This Pork Carnitas recipe is sure to reward you with juicy pulled pork packed with authentic flavor. The meat won’t dry out even when you char the tips.
One thing I believe very strongly in is that you need to try new things. Whether that is zip-lining high over a jungle or experiencing a jalapeno for the first time, opening yourself up to new (scary) things are essential to growing as an interesting human being. Sometimes it takes a gentle nudge or maybe even a full blow shove but in this quest we call life, walking on the wild side every once in a while is a necessity many do not afford themselves. I’m not suggesting you run out and wrestle the alligator in the lake that’s been stalking your dog for the past month but maybe order something off the menu that includes items you can’t even pronounce. Start there. Wrestling can come later….
THIS GIRL had no idea about any food that could remotely be considered ethnic or specifically, Mexican. Growing up, taco shells out of a box (you know the ones) was as close as I ever got to experiencing “Mexican” food and lets not forget the ready made seasoning packet that many of us still rely on in a pinch. But as time went by and I got older and wanted to try my hand at cooking new foods (Thanks Food Network!!), it became painfully obvious that there was a big scary food world out there that I had never even heard of. If it had not been for hours and hours of watching food cooking shows, I would not have any clue what olive oil was … or a roux… or how to break down a lobster .. or what CARNITAS is.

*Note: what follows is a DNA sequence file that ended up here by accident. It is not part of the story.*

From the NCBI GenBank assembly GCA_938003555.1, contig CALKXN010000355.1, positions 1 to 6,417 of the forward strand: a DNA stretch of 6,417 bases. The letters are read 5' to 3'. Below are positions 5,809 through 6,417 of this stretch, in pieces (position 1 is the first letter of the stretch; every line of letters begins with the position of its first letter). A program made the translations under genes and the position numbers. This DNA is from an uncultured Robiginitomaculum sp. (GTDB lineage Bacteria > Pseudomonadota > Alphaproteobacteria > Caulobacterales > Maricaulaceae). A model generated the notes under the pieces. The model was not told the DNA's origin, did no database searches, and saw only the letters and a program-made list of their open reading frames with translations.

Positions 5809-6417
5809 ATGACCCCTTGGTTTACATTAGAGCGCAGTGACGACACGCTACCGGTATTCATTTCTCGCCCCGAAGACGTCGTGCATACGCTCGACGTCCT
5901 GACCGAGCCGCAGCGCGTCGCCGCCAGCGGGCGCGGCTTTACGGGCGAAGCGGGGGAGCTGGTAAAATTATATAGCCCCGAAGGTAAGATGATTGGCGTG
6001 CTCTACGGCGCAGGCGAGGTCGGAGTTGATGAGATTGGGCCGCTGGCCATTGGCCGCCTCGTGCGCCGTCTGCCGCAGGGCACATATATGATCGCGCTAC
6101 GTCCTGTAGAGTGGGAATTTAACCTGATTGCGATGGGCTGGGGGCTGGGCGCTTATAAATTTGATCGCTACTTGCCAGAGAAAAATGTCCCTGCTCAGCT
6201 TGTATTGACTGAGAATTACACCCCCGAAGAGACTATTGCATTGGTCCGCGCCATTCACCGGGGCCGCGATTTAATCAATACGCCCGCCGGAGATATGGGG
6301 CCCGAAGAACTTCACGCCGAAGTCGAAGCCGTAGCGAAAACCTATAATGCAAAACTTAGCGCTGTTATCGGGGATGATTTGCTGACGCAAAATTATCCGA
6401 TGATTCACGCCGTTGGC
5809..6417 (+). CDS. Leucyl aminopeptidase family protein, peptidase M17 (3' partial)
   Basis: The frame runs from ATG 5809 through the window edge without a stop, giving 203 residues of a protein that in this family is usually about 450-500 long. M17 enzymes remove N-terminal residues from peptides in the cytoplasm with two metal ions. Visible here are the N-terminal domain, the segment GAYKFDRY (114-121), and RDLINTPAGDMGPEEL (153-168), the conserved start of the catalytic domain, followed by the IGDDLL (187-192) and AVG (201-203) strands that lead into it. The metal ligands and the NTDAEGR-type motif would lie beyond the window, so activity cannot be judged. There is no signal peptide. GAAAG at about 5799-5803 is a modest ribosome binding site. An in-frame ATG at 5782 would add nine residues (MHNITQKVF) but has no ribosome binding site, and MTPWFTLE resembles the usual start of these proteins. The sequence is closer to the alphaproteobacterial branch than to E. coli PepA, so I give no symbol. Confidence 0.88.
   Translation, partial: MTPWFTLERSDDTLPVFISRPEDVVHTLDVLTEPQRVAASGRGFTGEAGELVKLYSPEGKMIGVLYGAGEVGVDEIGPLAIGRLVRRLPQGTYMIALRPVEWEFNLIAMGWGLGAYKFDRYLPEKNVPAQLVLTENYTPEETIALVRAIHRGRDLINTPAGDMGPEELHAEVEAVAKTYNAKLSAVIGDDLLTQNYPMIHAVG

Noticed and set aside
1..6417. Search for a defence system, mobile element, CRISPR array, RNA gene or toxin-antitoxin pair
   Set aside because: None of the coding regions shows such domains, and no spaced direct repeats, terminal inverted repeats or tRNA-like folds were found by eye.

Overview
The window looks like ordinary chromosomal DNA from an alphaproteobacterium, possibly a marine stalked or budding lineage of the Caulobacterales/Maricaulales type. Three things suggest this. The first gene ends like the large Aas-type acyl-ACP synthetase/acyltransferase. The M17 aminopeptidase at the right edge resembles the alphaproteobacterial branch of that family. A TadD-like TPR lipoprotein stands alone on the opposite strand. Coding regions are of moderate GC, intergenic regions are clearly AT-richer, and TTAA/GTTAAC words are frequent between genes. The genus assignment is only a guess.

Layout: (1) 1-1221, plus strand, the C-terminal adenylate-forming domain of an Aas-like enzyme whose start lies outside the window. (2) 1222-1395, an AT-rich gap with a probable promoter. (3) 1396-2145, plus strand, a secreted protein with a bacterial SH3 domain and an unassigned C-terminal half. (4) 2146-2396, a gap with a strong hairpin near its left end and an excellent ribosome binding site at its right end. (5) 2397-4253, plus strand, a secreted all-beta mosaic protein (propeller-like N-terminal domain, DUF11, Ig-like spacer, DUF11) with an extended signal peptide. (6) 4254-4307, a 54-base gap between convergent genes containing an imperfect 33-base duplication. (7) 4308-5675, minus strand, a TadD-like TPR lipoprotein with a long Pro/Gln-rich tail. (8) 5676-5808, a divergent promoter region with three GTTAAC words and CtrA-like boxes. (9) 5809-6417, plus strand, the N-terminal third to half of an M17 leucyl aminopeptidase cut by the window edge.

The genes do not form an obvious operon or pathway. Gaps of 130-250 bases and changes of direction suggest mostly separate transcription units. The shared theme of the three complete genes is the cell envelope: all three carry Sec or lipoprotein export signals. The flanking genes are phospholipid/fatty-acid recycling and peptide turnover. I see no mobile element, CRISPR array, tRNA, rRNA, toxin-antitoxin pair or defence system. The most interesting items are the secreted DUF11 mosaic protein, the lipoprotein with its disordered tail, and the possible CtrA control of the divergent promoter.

Carnitas. Juicy, succulent pulled pork with charred tips of yumminess. My journey into the land of making carnitas started many years ago. It’s been a bumpy journey, to say the least but after all this time, I finally feel victorious. My first attempts at making carnitas came out bland and over cooked. Then for years, I embraced the slow cooker method of making carnitas and things were much better but still not perfect. The meat was tender and flavorful but had a tendency to be somewhat dry. There had to be better way.
That better way arrived today!!
After hours of research and trolling the web, reading recipe after recipe after recipe and considering all methods of cooking, I decided it was time to leave the slow cooker where it was and try a different cooking method on this batch of carnitas. Slightly unorthodox, my latest way of cooking carnitas was leaving me nervous and apprehensive. Worst case scenario, we order pizza if it comes out horrible. Best case scenario, I solved the World Peace issue. OK, maybe not THAT life altering but honestly, for anyone who loves carnitas, nailing the recipe is adding a gold star to your Interesting Human Being plaque.
Yup, that earth shattering.
One hour went by.. then two… three and four… finally, I pulled the dish from the oven and nervously pulled back the tin foil. The wave of aroma was amazing and when the pork pulled apart like butter, I knew we had a winner. Then came the true test, the first taste. Porky. That what it tasted like… PORK! The meat was juicy through and through and tasted like pork. Not overrun with seasonings, not tasting like stock or soda… PORK!!